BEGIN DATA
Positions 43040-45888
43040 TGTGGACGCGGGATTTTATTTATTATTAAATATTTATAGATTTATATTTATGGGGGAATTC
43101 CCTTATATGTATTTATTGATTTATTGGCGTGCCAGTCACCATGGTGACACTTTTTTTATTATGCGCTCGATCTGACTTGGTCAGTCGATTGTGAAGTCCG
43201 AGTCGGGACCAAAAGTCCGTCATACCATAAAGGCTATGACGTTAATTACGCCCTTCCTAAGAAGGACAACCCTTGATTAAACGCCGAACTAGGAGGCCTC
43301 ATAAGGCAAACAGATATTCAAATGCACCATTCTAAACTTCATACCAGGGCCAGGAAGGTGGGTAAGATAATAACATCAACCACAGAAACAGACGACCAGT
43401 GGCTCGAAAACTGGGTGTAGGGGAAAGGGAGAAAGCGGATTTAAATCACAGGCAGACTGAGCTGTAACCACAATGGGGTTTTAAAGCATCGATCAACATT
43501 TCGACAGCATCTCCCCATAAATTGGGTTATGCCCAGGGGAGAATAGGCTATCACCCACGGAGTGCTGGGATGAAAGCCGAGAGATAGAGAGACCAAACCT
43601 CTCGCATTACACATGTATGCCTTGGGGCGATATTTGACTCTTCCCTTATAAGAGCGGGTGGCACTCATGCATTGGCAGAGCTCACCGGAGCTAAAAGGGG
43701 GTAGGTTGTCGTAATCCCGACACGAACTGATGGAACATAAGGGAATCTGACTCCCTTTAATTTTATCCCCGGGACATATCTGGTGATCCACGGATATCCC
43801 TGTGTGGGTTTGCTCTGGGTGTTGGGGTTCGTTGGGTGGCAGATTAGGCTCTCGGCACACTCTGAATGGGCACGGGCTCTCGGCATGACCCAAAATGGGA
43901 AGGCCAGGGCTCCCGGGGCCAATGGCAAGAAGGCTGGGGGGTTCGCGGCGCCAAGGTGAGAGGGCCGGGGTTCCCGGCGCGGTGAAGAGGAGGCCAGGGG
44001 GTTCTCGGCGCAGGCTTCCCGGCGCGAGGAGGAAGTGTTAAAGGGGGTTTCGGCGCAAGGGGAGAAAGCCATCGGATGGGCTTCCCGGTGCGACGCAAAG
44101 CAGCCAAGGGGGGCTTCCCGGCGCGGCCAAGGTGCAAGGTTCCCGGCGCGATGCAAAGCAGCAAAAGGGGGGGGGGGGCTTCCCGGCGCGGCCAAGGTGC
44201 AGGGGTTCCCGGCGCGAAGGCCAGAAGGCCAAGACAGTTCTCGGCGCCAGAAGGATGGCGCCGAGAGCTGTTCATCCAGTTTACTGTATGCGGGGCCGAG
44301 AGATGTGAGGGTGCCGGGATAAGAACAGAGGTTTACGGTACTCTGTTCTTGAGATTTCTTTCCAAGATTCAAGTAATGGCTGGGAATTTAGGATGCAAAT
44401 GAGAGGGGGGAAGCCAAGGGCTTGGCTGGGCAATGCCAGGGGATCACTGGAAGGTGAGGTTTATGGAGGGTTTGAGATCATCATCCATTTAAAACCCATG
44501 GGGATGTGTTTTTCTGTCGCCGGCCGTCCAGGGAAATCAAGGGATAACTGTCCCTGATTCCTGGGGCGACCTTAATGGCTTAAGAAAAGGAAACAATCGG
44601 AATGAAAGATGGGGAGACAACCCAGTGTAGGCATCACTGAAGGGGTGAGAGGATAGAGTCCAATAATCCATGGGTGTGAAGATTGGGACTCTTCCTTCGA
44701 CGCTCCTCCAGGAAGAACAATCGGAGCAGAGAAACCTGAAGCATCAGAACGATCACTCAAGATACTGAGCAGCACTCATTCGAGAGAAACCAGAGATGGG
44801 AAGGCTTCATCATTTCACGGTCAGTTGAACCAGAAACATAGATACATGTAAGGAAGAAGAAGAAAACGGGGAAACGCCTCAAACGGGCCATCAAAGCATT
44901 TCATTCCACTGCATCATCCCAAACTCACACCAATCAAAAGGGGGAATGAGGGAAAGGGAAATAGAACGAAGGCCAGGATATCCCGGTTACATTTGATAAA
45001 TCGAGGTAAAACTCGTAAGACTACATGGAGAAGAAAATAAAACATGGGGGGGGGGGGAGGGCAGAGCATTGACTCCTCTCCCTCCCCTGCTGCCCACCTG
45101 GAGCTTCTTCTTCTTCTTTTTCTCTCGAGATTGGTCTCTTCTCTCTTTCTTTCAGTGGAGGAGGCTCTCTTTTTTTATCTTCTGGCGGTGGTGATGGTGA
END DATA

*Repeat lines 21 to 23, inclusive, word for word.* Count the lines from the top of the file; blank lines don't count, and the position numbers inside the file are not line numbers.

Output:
44901 TCATTCCACTGCATCATCCCAAACTCACACCAATCAAAAGGGGGAATGAGGGAAAGGGAAATAGAACGAAGGCCAGGATATCCCGGTTACATTTGATAAA
45001 TCGAGGTAAAACTCGTAAGACTACATGGAGAAGAAAATAAAACATGGGGGGGGGGGGAGGGCAGAGCATTGACTCCTCTCCCTCCCCTGCTGCCCACCTG
45101 GAGCTTCTTCTTCTTCTTTTTCTCTCGAGATTGGTCTCTTCTCTCTTTCTTTCAGTGGAGGAGGCTCTCTTTTTTTATCTTCTGGCGGTGGTGATGGTGA